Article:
Setting goals gives you a sense of control over your life, which is particularly helpful when you are depressed or feeling overwhelmed by life’s stressors. Goals provide you with focus and direction and help clarify your values. Setting realistic goals promotes a sense of achievement and efficacy when you succeed, which positively impacts your self-esteem and fosters hope for the future. Writing down your goals keeps you accountable, especially if you tell other people about them, by providing a baseline against which you can measure progress. You need goals to succeed!
In order to set goals, know what you want to achieve. Start by visualizing where you want to be the future. This could be long-term, e.g., in ten or five years, or in the more immediate future if you are in crisis and can’t see past the next week or day. The idea is to break whatever chunk of time it will take to achieve your goals into small steps, so you are not overwhelmed. If you are in crisis, the goal may be to survive another day and the steps will be broken down into hours. What matters is that the goals are important to you so you are motivated to succeed. You may want to write down what you would gain if you achieved your goals (e.g., peace of mind, self-respect, financial security, better relationships with specific people) and what you miss out by not doing so.
SMART Goals: Goals should be Specific, Measurable, Attainable, Relevant, and Time-Bound.
- Specific: Goals need to be clear and well-defined to provide direction. Know what you want to achieve.
- Measurable: Goals should not be vague like, “Being less depressed.” What will being less depressed look like? How about setting small measurable goals such as waking up at a certain time so many times a week, taking a shower so many times a week, getting dressed, going to the supermarket, calling one friend per week, walking for a determined amount of time, etc.? Having a way to measure your progress will contribute to your sense of achievement and keep you on the right track.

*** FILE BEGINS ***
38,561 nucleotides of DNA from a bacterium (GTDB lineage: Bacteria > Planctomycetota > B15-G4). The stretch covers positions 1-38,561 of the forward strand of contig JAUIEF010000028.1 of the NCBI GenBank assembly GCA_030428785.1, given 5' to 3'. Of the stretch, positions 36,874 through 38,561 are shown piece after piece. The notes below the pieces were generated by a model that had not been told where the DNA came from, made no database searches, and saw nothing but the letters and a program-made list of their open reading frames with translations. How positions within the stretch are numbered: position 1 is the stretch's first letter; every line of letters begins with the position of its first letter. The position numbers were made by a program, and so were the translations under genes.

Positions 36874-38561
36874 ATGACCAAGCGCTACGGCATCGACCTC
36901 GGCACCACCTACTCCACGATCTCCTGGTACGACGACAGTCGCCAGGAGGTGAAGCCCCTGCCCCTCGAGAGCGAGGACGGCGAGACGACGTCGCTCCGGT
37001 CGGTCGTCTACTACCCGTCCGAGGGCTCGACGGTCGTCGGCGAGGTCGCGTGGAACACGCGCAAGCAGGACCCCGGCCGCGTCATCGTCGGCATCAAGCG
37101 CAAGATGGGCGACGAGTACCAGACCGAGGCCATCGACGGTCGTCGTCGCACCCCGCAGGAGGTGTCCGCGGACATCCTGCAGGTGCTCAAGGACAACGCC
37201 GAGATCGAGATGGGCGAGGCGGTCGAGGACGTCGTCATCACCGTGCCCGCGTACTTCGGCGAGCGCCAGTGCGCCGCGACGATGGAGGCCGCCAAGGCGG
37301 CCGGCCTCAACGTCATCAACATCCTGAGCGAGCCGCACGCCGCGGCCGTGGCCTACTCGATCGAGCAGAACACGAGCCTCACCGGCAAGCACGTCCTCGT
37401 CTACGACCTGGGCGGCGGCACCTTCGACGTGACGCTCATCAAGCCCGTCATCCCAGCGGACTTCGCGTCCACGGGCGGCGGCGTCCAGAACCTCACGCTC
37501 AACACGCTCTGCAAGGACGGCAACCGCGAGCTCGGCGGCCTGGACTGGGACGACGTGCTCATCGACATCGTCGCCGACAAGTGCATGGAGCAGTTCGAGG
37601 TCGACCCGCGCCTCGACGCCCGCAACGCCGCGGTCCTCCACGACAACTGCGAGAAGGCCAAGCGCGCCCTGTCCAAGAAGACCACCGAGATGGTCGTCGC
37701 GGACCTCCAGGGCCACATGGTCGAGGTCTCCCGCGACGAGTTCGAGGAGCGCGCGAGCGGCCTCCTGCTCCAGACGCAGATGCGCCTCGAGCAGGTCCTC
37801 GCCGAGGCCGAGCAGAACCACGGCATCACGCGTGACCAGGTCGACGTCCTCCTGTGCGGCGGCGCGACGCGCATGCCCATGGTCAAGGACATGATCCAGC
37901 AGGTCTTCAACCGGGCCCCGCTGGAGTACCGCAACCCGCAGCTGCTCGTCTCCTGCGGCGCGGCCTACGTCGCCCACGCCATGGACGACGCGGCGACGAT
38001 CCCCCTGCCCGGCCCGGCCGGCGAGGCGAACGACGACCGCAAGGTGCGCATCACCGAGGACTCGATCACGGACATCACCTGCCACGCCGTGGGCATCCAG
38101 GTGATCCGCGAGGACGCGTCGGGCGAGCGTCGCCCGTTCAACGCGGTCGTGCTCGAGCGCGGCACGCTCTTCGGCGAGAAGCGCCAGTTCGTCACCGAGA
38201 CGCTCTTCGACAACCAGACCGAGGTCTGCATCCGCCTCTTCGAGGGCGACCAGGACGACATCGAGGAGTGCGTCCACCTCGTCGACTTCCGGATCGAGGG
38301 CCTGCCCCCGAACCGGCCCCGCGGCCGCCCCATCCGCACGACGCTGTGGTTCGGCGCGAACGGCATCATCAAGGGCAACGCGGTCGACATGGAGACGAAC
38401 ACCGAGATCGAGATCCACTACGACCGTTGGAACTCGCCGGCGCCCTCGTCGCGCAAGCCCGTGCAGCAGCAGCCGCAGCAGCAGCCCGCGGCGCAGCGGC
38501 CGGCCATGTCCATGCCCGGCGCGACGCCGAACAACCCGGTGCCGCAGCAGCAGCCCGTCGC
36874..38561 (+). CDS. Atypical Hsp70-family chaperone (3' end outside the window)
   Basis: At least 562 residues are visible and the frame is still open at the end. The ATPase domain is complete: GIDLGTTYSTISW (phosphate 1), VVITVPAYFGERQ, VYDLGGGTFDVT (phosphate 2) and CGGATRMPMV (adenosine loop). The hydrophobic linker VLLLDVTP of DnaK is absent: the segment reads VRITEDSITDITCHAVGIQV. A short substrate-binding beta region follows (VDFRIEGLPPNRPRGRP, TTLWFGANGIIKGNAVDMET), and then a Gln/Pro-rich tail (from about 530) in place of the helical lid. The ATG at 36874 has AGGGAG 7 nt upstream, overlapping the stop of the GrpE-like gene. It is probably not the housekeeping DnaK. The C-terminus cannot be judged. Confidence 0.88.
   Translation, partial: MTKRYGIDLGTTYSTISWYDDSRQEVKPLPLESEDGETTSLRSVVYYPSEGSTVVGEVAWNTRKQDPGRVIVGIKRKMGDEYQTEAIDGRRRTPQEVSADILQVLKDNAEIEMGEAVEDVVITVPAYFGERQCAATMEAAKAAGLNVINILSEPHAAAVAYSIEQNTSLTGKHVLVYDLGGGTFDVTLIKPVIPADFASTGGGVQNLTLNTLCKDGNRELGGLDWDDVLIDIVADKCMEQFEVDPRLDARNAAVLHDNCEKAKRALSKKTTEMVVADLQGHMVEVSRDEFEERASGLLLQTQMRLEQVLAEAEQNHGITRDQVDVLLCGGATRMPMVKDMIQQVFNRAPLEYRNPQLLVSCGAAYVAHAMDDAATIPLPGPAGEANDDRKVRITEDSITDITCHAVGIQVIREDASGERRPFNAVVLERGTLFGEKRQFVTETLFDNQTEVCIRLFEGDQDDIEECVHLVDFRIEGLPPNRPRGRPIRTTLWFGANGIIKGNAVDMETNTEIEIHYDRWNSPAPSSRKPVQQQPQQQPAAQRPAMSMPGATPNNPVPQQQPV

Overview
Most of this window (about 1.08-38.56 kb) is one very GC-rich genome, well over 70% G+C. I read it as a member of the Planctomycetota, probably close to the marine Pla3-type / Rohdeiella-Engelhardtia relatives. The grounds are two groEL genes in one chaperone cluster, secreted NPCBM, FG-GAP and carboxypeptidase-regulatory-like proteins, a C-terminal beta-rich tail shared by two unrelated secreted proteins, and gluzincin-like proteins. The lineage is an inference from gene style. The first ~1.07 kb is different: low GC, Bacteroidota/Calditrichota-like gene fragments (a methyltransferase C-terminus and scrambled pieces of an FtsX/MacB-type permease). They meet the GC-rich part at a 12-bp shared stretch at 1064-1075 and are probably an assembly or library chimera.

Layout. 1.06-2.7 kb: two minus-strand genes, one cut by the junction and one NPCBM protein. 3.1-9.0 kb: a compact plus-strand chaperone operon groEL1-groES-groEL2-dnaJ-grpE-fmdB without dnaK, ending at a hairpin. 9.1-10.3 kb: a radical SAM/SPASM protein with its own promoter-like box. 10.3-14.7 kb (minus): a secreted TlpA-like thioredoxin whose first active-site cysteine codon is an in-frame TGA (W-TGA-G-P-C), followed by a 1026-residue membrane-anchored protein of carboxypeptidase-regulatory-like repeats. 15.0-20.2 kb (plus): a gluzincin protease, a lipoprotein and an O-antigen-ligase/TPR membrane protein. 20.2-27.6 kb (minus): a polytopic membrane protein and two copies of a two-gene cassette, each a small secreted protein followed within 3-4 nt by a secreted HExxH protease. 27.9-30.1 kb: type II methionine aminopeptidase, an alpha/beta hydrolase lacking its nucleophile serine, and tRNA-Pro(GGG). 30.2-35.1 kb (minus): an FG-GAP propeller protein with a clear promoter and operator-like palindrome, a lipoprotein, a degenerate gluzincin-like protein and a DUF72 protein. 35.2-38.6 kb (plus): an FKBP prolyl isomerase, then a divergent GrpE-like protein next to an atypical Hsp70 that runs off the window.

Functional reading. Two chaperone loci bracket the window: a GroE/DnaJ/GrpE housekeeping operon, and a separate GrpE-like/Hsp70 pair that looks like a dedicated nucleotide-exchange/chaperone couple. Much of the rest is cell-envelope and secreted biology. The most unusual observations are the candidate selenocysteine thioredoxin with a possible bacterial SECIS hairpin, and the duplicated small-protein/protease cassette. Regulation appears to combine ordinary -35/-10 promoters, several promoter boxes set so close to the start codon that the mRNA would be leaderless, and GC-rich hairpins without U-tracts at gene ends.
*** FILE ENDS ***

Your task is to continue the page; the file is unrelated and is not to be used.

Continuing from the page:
- Attainable: Set yourself up for success by choosing realistic goals. Otherwise you may, undeservedly, feel like you failed and lose your confidence. However, resist the temptation of setting goals that are too easy as this will not only rob you of a sense of achievement, it may also cause you to fear setting goals that carry any risk of failure. Aim for a balance between setting realistic and challenging goals. This may take you out of your comfort zone and give you the greatest sense of personal satisfaction.
- Relevant: If your goals reflect your values and the direction you want your life to take in terms of relationships, career, physical or mental health, you are more likely to persevere and succeed.
- Time-Bound: Having a deadline will allow you to know when to celebrate your success and keep your focus.
- Writing down goals makes them more tangible and real. Use words like, “I will…,” instead of “I would like to” and post this list in a place where you can see it e.g., take a photograph of your list and keep it on your phone.
- Use positive statements to increase motivation e.g., say, “I will go for a 30-minute daily walk” rather than, “I will not sit on the couch all day.”
- Your list is your action plan: include all the steps needed for achieving your overall goal and cross them out as they are done so you can see your progress. Give yourself reminders to meet deadlines and rewards whenever you cross out a step.
- Review your goals. This is a work in progress.